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Hartford Schroders International Stock Fund

February 2018 Monthly Update

Performance (%)
% (as of 3/31/2018)
Average Annual Total Returns % (as of 3/31/2018)
YTD 1YR 3YR 5YR 10YR SI
Hartford Schroders International Stock  I -0.68 18.17 6.44 7.03 3.78 7.65
BENCHMARK -1.18 16.53 6.18 5.89 2.70 ---
Morningstar Foreign Large Blend Category -0.85 15.40 5.56 6.09 2.36 ---
Performance (%)
% (as of 3/31/2018)
Average Annual Total Returns % (as of 3/31/2018)
YTD 1YR 3YR 5YR 10YR SI
Hartford Schroders International Stock  I -0.68 18.17 6.44 7.03 3.78 7.65
BENCHMARK -1.18 16.53 6.18 5.89 2.70 ---
Morningstar Foreign Large Blend Category -0.85 15.40 5.56 6.09 2.36 ---
SI = Since Inception. Fund Inception: 12/19/1985
Operating Expenses:   Net 0.91% |  Gross  0.91%

Performance prior to 10/24/16 for Class I-shares reflects the performance, fees, and expenses of the Investor Class of the predecessor fund Schroder International Alpha Fund. If Class I fees and expenses were reflected, performance would have differed. SI performance is calculated from 12/19/85.

Performance data quoted represents past performance and does not guarantee future results. The investment return and principal value of an investment will fluctuate so that an investor’s shares, when redeemed, may be worth more or less than their original cost. Current performance may be lower or higher than the performance data quoted.

 

Performance Review

In February, global equities saw their most volatile month of trading in nearly three years as investors took profits before piling back into equities on supportive fundamentals. The correction was instigated by January’s higher-than-expected US wage inflation data which raised concerns that potentially weaker productivity amid higher wages could pressure corporate margins. Investors also seemed concerned about the high levels of corporate debt coupled with potentially tighter credit conditions. This put bond markets under pressure as market participants priced in a more proactive Federal Reserve (Fed), and equities followed suit.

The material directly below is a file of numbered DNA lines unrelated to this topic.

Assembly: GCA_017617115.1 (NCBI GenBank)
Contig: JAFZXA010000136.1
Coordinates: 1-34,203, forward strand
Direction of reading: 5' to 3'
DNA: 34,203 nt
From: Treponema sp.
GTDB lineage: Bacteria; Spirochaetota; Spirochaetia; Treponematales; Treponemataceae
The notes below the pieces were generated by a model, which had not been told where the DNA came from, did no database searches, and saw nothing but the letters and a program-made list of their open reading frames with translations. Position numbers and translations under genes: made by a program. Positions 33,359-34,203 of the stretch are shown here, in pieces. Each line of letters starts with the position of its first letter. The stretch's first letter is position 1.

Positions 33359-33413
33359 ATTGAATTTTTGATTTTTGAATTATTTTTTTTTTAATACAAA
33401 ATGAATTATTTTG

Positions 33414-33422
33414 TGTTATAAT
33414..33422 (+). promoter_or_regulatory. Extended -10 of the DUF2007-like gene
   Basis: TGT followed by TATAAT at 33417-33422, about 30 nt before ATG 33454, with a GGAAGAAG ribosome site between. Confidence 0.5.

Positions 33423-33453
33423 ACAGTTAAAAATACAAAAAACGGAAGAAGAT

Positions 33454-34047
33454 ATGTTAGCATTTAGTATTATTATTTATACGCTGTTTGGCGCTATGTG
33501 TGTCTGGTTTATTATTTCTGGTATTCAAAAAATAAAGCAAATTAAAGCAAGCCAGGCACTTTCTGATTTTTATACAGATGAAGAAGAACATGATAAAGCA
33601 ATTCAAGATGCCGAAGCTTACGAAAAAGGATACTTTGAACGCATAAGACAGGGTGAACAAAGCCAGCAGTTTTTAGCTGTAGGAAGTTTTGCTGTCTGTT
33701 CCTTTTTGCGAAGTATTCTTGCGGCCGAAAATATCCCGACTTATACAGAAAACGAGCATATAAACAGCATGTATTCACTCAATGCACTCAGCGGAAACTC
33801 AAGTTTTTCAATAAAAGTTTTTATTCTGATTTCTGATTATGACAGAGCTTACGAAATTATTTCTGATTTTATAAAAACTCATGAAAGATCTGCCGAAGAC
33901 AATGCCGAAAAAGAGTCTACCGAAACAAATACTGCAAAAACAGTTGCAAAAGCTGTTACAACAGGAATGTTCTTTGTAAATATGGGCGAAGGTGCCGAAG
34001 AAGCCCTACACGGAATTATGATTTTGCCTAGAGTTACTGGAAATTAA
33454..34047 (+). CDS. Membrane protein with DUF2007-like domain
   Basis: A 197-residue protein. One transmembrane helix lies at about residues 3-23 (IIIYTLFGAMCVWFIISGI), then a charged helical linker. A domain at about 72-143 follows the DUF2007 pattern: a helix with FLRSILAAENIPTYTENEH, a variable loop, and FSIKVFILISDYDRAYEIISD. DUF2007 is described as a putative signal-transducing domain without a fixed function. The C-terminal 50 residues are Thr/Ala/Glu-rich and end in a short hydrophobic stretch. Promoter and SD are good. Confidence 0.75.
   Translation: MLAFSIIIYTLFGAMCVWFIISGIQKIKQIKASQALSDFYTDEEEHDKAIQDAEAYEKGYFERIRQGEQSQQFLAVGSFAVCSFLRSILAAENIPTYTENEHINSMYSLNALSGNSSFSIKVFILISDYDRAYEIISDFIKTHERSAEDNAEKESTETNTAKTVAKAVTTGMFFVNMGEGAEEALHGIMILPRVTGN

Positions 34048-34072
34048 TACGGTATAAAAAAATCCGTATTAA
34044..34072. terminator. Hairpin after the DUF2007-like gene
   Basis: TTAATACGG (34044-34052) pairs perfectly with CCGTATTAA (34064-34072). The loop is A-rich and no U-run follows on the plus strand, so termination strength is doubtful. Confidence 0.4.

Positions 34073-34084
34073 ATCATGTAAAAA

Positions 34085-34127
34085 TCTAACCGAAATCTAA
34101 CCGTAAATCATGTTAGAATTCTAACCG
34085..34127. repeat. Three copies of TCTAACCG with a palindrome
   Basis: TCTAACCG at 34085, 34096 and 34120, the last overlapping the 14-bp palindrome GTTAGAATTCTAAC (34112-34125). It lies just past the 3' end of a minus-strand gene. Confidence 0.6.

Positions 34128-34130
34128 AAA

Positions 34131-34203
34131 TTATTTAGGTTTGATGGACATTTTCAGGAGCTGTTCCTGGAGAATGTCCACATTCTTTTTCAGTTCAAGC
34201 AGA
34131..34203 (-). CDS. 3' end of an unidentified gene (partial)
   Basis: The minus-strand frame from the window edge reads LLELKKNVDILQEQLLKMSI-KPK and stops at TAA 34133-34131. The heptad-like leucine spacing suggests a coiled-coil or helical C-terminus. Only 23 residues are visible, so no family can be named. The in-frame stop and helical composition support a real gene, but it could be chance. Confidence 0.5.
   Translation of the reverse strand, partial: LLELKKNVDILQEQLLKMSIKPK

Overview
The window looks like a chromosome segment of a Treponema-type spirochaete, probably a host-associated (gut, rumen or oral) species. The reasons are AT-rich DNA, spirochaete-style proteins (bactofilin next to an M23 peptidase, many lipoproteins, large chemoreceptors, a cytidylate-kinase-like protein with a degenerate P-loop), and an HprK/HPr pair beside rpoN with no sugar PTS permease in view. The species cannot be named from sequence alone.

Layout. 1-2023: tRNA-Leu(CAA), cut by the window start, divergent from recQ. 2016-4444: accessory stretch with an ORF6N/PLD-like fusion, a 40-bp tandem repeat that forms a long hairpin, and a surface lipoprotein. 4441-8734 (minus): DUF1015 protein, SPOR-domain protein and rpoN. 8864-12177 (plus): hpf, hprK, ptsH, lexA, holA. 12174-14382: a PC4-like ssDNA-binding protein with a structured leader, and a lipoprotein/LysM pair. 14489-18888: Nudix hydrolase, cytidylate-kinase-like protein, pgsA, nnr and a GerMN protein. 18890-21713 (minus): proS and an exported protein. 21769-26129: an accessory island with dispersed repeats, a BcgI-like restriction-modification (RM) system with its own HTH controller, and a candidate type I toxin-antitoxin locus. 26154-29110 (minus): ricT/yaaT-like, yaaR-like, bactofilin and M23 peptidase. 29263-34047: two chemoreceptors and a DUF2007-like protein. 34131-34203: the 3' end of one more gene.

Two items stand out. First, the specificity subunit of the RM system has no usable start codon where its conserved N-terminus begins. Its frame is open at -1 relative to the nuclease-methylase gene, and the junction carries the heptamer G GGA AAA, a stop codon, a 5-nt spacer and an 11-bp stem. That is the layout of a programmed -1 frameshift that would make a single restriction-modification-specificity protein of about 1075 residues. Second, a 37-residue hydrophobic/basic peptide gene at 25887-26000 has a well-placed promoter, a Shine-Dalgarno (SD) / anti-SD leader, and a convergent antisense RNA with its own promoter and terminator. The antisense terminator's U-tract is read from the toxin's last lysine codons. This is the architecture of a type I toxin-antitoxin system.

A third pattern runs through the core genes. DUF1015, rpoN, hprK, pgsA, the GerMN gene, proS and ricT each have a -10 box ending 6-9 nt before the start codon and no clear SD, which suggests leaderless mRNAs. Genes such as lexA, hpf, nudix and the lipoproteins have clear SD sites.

Despite the abrupt shift in sentiment, fundamentals remained intact. Economic growth and earnings remained supportive and stocks bounced from their lows mid-month. With rate pressures particularly high on the investor agenda, more cyclical stocks—with the exception of energy names—outperformed rate-sensitive bond proxy sectors. While all sectors finished the month down, technology, consumer discretionary, and financials stocks were the most resilient amid the increased volatility.   

 

Portfolio Positioning

The Fund (Class I Shares) returned -6.41% in February, underperforming its benchmark, the MSCI EAFE Index, which returned -4.51%%, due to stock selection. In particular, our positions in the consumer discretionary, telecoms, and industrial sectors detracted. Our overweights in the information technology and consumer discretionary sectors contributed modestly to relative returns. By region, the portfolio exposure to Europe and the UK weighed most notably on performance. This was partially offset by our positions in Canada and Asia ex Japan.

As far as specific holdings, our position in SMC declined after its Q3 results failed to match the market’s elevated expectations. Fundamentally, we see SMC as strongly geared into the rising phase of the capital expenditure (capex) cycle with an undemanding valuation. The firm continues to capture market share by generating faster organic growth than peers. We continue to engage with management on its capital allocation policies to ensure that its cash heavy balance sheet is utilized more efficiently to drive shareholder returns, which we believe could also lead to a rerating of the stock. Our holding in Shiseido rallied in February after the firm raised its FY17 profit guidance. Much of the improvement has been driven by Shiseido’s drive towards the high growth China market and duty-free sales. The company’s new CEO is effecting positive cultural change and the firm’s clear plan to manage costs in the US business while adjusting its marketing strategy to appeal to a younger audience–a key aspect of our thesis–is progressing.